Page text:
Sunday, December 11, 2016

Summit Creek Glades - December 11, 2016

The best we can say about today is - It was a REALLY good Day. Nice cool tranquil weather, light winds, and fantastic soft snow conditions. Saturday denser snow surface was capped by 15-20 cms of low-density snow that made riding fast and FUN!
Grateful for having this wonderful resource so close to Boise.
Today felt like a yo-yo ski day. Instead of going for a grand tour we headed directly into the Summit Creek Glades. The two most popular glades were busy with other skiers. Besides, tracks from Saturday were still visible on those two ski runs as well. But Pilot Peak is full of great lines that are less obvious. Our plan was to ride on a pure north aspect, with steep wide corridors between trees.
Somewhere in Summit Creek Glades - Dead North slopes with steep pitches.
Saturday was relatively warm, with temps slightly above zero. The snowpack was loaded with an additional 87 mm of SWE (snow water equivalent). In effect, the snowpack more than doubled the total SWE for December 8, which was 76 mm. When a snowpack receives such a load in less than 48 hours, it should be expected the avalanche danger to augment. Multiple observers noticed on Saturday natural releases at steep slopes. Other folks experienced energetic whumpfs. When we arrived Sunday morning it was easy to find evidence of Saturday's instability cycle with a 24 hours old slab released across our parking spot. Overnight 15 to 20 cm of new light density snow was not sufficient to cover the instability cycle evidence.
Slab release at I-21, north of Mores Creek Summit. 
The coverage at Pilot Peak is improving rapidly, and today we were able to easily access backcountry terrain from parking pullouts and avoid using the Pilot Peak road. Elevations between 6000 and 7000 feet are now skiable with depths at the meter mark.
Skinning up Pilot Peak East Ridge -6400 feet of elevation
The forest fire at Summit Creek glades had minimal impact on the landscape. There are burnt trees, but the fire was spotty and it did not create new open areas for backcountry skiers with one exception, a glade below 7000 feet where the fire burn hot enough to leave match stick looking trees without limbs. To a great extent, the most visible impact is that the tree foliage is much reduced and visibility through the forest has greatly increased. It did not make sense that it seems that evergreen trees burn, but not  the ever-present brush. Weird!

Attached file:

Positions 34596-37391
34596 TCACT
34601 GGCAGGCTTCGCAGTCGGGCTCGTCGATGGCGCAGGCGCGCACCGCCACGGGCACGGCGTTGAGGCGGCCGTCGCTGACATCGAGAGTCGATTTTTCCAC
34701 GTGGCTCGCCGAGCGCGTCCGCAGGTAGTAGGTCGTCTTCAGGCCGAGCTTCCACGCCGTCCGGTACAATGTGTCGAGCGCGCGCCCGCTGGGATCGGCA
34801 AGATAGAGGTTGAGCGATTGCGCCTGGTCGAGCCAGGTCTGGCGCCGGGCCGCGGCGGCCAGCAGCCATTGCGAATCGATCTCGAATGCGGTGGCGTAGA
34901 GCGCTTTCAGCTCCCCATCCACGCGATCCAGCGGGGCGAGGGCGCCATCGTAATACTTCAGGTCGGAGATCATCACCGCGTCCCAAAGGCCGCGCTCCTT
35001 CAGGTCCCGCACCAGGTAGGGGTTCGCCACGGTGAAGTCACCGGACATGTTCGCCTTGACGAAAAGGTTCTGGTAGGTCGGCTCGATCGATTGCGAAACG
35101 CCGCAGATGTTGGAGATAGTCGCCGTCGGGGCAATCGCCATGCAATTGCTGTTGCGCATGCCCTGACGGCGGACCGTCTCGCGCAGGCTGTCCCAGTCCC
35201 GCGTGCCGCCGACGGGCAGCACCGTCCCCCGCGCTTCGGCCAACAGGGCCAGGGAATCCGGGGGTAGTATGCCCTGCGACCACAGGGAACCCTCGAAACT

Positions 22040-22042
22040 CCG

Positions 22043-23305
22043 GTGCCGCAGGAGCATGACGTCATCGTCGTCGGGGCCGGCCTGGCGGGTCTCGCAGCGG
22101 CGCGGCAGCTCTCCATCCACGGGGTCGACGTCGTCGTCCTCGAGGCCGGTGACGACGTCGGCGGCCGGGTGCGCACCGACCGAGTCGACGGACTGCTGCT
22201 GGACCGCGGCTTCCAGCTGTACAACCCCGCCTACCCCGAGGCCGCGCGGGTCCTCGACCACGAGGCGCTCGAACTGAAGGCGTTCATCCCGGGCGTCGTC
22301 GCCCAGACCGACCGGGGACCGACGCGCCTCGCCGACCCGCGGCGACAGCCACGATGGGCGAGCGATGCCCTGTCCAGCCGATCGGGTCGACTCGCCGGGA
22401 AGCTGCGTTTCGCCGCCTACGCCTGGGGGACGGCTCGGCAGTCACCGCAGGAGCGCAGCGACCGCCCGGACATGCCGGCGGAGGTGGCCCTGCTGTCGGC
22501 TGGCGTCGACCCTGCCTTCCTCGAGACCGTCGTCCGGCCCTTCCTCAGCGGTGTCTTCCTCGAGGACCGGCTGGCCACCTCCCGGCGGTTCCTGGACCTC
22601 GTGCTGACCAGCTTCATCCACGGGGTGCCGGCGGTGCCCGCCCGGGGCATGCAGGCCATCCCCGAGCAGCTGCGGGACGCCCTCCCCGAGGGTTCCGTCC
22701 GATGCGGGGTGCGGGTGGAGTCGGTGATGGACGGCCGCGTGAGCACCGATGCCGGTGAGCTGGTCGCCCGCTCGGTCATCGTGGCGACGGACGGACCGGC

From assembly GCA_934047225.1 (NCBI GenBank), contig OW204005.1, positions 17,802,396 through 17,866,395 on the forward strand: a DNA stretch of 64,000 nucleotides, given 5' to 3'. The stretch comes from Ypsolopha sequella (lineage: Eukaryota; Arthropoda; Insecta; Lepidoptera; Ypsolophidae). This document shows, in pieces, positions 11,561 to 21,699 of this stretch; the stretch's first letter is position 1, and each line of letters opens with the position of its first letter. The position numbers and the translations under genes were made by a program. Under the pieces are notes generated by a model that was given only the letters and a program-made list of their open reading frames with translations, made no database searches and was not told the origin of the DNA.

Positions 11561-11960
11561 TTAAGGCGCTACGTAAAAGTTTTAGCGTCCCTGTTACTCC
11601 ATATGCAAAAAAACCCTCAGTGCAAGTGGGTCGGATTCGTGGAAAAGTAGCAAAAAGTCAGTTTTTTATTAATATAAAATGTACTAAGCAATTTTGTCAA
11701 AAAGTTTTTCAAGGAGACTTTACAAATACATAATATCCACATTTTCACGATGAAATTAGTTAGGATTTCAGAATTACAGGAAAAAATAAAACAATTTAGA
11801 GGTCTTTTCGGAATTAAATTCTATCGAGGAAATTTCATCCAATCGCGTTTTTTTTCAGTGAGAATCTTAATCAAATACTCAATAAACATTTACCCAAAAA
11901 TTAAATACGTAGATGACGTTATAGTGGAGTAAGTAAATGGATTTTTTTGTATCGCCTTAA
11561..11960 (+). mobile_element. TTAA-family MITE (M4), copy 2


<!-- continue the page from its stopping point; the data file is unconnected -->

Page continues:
Today's Playground - Summit Creek Glades
 As we skied in the glades, we noticed a number of slab release from the previous day on the same terrain and slope angles that we were skiing. The difference was that by Sunday the instability had decreased. The temps Saturday night and Sunday dropped to -6 Degrees C with light precipitation and calm winds. The liquid water resulting from above zero temperatures on Saturday had also percolated to the base of the snowpack and was retained in the basal facets (they were acting as a capillary barrier). And more importantly, the snowpack had adjusted to a large loading event.
Soft slab release at Summit Creek Glades
Quick pits are particularly important early in the season. It gives an insight into the development of the snowpack. Snow-pits are invaluable as they are repeated early the season since they allow us to identify changes the snowpack is experiencing in the most dynamic part of the winter.

The quick snow-pit we did, did not take time at all, and it told us as many things; water presence at the basal layer, 1-meter depth has been exceeded, the majority of the snowpack does not consist of facet crystals anymore, and layers are bonding. Quick pits are not only about stability testing, it is a LOT more important than that! It is about detecting the temporal changes the snowpack is going through! These observations improve your situation awareness. You are aware of what is happening under your boards.
Today's snow pit.
Snowpits are also valuable to test your snowpack development hypothesis. Your snowpack hypothesis is formulated earlier, perhaps during the planning of your outing. Our hypothesis was that the near surface weak layer identified last Monday had sintered, and the basal weak layer was still reactive. Very quickly we learned that indeed last Monday precipitation crystal weak layer had sintered and bonded, and that the basal layer was rendered ineffective by free water. Test results were unreactive at the basal layer.

We also gained new insights, from the snow-pit.  At a depth of 30-cm, a weak layer consisting of precipitation particles was responsible for moderate compression test results (CTM-Q2-Sudden Planar). This weak layer was also incapable of propagating a fracture at the location we inspected the snowpack because the slab lacked sufficient cohesion. The fracture propagation was arrested by a slab fracture. This information was key for selecting our terrain. We avoided areas where the snowpack is slabby, and rode on areas with cohesionless snow. EASY!

It is likely that the 30 cm instability will continue to decrease, the weak layer consisting of precipitation particles will bond to other layers rapidly, in contrast to persistent facet crystals that take longer to bond to other snowpack layers.

When the day was over, we skied out into the road along to the bottom of Summit Creek, and we were greeted by several snowpacks collapses (whumpfs) we triggered at the base of south aspect slopes. No surprise here, the snowpack topmost layer was dense and cohesive. A slab was present, and it was capable of sustaining propagation. It needed a steep slope to slide after the failure. But we were in low angle safe terrain.